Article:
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Exchangeable constructions of countable structures

Presented by: 
Cameron Freer Massachusetts Institute of Technology
Monday 25th July 2016 - 14:00 to 14:30
INI Seminar Room 1
Co-authors: Nathanael Ackerman (Harvard University), Diana Cai (University of Chicago), Alex Kruckman (UC Berkeley), Aleksandra Kwiatkowska (University of Bonn), Jaroslav Nesetril (Charles University in Prague), Rehana Patel (Franklin W. Olin College of Engineering), Jan Reimann (Penn State University)

The Aldous-Hoover-Kallenberg theorem and the theory of graph limits connect three kinds of objects: sequences of finite graphs, random countably infinite graphs, and certain continuum-sized measurable "limit" objects (graphons). Graphons induce exchangeable countably infinite graphs via sampling, and all exchangeable graphs arise from a mixture of such sampling procedures -- a two-dimensional generalization of de Finetti's theorem.

This naturally leads to the question of which countably infinite graphs (or other structures) can arise via an exchangeable construction. More formally, consider a random structure with a fixed countably infinite underlying set. The random structure is exchangeable when its joint distribution is invariant under permutations of the underlying set. For example, the countably infinite Erdős–Rényi graph is exchangeable; moreover, it is almost surely isomorphic to a particular graph, known as the Rado graph, and so we say that the Rado graph admits an exchangeable construction. On the other hand, one can show that no infinite tree admits an exchangeable construction.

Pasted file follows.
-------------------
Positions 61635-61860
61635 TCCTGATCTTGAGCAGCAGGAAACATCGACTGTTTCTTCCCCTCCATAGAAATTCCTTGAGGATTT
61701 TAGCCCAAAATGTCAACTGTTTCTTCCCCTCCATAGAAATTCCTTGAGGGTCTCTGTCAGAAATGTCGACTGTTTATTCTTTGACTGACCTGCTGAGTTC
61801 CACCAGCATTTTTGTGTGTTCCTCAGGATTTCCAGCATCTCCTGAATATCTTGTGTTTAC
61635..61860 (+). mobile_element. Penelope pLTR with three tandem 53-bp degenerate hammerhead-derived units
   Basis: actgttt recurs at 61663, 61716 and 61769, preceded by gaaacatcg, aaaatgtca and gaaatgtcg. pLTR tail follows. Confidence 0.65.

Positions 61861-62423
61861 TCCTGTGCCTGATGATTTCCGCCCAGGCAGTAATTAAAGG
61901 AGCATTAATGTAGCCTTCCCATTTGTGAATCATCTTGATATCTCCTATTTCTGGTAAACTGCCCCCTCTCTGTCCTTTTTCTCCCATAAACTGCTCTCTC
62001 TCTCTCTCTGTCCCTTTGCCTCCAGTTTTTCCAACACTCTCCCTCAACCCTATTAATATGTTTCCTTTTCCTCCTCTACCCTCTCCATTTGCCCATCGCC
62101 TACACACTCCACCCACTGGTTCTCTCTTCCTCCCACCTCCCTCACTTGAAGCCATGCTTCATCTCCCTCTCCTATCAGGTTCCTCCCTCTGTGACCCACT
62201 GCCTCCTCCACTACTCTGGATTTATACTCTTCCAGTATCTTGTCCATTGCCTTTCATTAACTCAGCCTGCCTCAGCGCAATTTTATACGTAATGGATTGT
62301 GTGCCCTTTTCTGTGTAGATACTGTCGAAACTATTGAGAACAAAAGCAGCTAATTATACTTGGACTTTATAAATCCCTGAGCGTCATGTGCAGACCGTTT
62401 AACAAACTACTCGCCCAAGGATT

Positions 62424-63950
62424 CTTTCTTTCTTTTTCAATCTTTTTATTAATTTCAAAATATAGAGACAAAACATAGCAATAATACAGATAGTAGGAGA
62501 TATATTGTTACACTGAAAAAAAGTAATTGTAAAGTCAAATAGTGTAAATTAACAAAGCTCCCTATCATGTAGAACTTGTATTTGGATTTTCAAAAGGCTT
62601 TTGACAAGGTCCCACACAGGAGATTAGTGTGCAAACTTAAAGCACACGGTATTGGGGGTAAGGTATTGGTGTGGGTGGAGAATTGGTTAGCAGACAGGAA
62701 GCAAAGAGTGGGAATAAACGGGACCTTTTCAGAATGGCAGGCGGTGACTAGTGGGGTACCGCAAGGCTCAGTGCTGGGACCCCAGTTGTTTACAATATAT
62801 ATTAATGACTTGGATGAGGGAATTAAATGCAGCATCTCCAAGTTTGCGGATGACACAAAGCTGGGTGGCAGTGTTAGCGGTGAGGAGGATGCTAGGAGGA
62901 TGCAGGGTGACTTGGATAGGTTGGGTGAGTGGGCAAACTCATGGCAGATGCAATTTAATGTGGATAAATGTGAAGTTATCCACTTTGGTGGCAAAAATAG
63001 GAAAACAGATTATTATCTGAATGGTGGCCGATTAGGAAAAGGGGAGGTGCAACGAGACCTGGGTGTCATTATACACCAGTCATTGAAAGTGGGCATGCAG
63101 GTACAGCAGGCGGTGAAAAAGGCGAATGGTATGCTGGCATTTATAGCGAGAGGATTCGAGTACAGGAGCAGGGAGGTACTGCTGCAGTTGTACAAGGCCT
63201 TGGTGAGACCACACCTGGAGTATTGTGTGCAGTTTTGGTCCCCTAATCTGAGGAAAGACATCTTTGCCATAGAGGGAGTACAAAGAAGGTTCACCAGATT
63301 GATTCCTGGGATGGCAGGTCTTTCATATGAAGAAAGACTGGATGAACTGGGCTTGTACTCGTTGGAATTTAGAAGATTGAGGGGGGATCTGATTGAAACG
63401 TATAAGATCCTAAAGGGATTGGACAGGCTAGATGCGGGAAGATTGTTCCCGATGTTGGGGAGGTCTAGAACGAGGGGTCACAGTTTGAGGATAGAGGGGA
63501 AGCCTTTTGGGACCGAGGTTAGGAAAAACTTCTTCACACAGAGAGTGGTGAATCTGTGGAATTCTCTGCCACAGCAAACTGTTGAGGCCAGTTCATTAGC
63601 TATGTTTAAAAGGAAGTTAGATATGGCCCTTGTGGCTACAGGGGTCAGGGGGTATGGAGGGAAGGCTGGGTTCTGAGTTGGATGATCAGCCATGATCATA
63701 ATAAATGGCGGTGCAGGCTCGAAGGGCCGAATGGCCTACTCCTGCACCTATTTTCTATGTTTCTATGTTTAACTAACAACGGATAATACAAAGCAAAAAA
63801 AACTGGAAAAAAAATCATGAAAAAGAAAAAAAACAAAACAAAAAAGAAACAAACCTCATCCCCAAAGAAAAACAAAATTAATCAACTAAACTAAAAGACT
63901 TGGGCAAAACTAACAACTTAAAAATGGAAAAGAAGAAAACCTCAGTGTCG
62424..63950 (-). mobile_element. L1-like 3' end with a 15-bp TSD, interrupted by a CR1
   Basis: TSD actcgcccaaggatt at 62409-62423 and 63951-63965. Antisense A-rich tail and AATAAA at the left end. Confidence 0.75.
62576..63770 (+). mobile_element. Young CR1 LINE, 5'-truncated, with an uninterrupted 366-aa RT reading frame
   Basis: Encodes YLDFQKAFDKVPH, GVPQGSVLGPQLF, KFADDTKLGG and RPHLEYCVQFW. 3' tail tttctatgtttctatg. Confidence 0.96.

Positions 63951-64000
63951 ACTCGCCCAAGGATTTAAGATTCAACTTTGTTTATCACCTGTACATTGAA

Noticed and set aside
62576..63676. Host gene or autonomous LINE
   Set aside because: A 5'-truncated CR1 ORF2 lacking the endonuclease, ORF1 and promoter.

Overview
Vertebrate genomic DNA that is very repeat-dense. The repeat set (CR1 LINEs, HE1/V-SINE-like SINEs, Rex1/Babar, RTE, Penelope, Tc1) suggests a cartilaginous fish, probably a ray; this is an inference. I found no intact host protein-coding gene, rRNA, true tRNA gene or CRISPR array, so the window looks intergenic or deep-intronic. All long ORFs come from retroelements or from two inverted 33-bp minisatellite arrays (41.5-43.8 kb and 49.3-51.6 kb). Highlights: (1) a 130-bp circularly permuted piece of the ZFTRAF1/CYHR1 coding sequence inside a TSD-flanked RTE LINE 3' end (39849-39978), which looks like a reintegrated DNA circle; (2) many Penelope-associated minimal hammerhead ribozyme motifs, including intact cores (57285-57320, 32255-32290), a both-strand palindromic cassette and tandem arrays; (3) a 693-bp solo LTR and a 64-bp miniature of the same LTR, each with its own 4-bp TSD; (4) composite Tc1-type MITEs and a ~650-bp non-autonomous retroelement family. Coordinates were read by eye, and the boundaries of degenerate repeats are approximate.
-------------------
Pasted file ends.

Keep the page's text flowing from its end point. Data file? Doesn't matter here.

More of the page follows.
In joint work with Ackerman and Patel, we provide a necessary and sufficient condition for a countably infinite structure to admit an exchangeable construction. We also address related questions, such as what structures admit a unique exchangeable construction, and give examples involving graphs, directed graphs, and partial orders.

Joint work with Nathanael Ackerman, Diana Cai, Alex Kruckman, Aleksandra Kwiatkowska, Jaroslav Nešetřil, Rehana Patel, and Jan Reimann. 
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University of Cambridge Research Councils UK
    Clay Mathematics Institute London Mathematical Society NM Rothschild and Sons